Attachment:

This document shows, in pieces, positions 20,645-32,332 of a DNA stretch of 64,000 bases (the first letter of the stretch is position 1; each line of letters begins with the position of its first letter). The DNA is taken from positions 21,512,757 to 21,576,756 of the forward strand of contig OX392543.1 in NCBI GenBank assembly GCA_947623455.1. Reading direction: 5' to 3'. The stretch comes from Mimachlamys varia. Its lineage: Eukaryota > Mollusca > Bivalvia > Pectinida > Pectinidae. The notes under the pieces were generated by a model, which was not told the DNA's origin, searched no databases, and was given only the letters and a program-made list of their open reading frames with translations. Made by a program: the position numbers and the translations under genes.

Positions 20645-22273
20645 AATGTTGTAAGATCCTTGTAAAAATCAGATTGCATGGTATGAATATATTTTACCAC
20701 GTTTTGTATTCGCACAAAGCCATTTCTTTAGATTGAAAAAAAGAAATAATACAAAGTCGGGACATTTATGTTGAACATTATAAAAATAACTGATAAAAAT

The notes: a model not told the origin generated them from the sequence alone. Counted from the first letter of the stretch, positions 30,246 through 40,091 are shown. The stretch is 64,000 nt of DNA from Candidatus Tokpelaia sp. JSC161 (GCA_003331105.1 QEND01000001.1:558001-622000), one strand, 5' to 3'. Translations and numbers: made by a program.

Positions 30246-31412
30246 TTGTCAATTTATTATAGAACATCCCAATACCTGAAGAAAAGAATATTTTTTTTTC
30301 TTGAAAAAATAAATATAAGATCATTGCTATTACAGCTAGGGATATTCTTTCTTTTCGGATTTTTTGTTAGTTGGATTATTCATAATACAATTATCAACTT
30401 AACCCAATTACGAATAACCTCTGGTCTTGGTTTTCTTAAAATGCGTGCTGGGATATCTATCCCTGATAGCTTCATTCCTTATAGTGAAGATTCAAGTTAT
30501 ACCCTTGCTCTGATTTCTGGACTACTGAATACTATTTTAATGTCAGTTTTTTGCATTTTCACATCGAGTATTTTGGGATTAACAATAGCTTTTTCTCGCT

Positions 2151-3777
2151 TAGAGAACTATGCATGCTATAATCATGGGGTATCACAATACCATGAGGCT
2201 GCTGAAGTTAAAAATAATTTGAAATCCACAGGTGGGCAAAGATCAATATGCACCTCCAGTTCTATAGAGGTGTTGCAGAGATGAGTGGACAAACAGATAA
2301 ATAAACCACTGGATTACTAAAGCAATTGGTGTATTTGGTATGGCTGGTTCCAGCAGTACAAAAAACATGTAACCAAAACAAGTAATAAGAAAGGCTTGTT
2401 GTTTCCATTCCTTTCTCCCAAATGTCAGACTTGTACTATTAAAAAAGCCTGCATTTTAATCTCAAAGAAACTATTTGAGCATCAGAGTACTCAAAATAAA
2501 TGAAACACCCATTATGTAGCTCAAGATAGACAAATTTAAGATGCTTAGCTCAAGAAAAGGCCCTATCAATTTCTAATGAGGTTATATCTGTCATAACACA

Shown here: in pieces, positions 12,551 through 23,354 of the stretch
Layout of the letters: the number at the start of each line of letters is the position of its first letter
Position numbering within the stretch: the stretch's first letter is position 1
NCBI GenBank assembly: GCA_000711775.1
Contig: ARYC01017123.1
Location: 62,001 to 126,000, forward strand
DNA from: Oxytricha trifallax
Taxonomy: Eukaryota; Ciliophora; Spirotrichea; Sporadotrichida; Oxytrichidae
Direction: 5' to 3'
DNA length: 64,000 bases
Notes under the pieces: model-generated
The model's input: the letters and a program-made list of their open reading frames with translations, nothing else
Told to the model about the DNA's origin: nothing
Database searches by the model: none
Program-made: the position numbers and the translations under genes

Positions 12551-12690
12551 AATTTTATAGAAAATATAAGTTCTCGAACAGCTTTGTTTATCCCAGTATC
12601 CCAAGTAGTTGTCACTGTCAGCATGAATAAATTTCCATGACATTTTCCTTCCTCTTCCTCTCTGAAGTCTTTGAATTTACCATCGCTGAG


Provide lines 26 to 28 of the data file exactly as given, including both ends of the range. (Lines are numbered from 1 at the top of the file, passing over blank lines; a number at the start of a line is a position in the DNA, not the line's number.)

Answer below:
DNA length: 64,000 bases
Notes under the pieces: model-generated
The model's input: the letters and a program-made list of their open reading frames with translations, nothing else